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Dow Jones Industrials' Massive One Day Drop Of 4.6 Percent Rattles Markets Overseas
Traders work on the floor of the New York Stock Exchange (NYSE) on February 6, 2018 in New York City. Following Monday's over 1000 point drop, the Dow Jones Industrial Average briefly fell over 500 points in morning trading.
Spencer Platt—Getty Images

Market plunges, like the one that's taken place over the past several days, can make you want to bail out of stocks. That's a mistake lots of small investors have made in the past — putting a big dent in their wealth.

Bear markets can be terrifying, not least because while the stock market often spends weeks or months gradually meandering its way higher, pullbacks can be sudden and sharp, with investors getting jolted out of complacency.

That's what seems to be happening right now.

Since the Dow hit its peak on Jan. 26, it's down more than 2,000 points. (After falling more than 500 points on Tuesday's open, the market recovered and closed Tuesday up more than 500 points.)

It's tempting to sell stocks and pull your money out of the market, at least until the crisis passes. But it's almost always a mistake.


Why is Bailing Out a Mistake?

For one, moving your money out of the markets typically triggers taxes and other transaction costs like brokerage commissions.

But the even bigger reason is that it's difficult to judge when to jump back in.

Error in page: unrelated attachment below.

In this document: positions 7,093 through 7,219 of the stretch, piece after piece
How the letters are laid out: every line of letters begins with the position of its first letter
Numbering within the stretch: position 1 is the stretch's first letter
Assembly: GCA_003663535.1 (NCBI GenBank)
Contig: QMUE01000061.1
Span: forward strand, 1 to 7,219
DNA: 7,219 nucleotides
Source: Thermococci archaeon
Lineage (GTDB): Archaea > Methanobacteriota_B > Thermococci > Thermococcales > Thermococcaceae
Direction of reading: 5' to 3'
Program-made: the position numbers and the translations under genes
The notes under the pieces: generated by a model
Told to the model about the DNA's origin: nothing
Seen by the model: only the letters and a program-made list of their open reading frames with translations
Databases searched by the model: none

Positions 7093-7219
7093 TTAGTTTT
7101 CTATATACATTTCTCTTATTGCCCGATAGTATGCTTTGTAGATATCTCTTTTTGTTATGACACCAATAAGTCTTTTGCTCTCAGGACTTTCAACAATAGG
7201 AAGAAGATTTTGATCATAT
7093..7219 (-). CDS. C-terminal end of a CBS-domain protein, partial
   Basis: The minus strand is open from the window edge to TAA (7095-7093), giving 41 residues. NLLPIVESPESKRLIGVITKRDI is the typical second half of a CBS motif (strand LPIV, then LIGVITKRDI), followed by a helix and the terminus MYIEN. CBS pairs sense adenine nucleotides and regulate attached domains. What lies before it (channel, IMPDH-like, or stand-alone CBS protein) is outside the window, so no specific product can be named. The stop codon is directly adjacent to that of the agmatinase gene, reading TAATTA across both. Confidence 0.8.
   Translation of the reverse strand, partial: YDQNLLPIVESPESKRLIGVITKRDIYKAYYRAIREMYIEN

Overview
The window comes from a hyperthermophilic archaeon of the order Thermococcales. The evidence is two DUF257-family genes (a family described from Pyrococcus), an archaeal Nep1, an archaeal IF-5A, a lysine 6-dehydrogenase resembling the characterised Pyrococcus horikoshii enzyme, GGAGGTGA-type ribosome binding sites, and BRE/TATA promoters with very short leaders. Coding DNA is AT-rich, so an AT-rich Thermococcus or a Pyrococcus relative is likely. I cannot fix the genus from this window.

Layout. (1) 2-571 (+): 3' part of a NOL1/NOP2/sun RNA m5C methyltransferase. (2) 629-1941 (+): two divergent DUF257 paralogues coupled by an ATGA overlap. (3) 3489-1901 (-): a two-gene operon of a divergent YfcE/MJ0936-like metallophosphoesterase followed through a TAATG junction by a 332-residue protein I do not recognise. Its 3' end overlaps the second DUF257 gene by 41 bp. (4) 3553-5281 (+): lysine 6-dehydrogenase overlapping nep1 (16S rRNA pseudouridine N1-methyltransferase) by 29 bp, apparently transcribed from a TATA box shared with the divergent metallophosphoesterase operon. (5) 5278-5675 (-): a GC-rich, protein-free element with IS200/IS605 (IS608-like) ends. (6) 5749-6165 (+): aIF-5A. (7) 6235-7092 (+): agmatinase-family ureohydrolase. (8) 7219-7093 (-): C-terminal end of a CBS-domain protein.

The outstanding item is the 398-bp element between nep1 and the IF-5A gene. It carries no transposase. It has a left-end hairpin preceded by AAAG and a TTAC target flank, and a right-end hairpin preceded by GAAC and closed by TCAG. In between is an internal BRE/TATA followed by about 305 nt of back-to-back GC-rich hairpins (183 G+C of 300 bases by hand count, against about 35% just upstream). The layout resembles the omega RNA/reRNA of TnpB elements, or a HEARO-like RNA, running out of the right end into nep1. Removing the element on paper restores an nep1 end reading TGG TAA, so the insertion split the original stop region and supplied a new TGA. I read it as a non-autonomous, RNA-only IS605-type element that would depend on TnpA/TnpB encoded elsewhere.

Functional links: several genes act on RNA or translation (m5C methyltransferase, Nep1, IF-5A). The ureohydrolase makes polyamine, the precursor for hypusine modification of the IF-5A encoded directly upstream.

Upward moves can be sharp and swift too, especially when panic subsides and the traders' confidence returns. (If you doubt it check out this list of the stock market's 20 biggest one-day gains. They didn't take place during late 1990s bull market. They were nearly during the dark days of 1929-32 and 2008-09.)

Unfortunately, small investors have been slow to learn this lesson.

Analysts who track money flows into and out of mutual funds have shown for years that investment dollars come rushing in only after the good times have started — and out after the bad times have already begun. And by the time the market recovers, investors are again late to return to the party.

Mutual fund research firm Morningstar Inc. recently calculated that over the decade between 2007 and 2016 harmful in-and-out trading reduced U.S. investors' long-term average annual returns to 4.36% from 5.15%. While that may not seem like a whole lot, remember the difference amounts to about 15% of their annual returns.

The good news is that there is evidence small investors have gotten savvier in recent years.

For the past decade investors have poured billions into index funds, known for their buy-and-hold approach, while moving money out of funds that aim to pick winning stocks.

While small investors were the driver of past rallies — like the 1990s Internet bubble — fund data suggest they've never become invested in this latest one in quite the same way. What's more there are also new tools from target-date funds in 401(k) retirement plans to so-called robo-advisers designed to help investors keep their nerve.

Let's hope that this time around, small investors have learned to play it cool.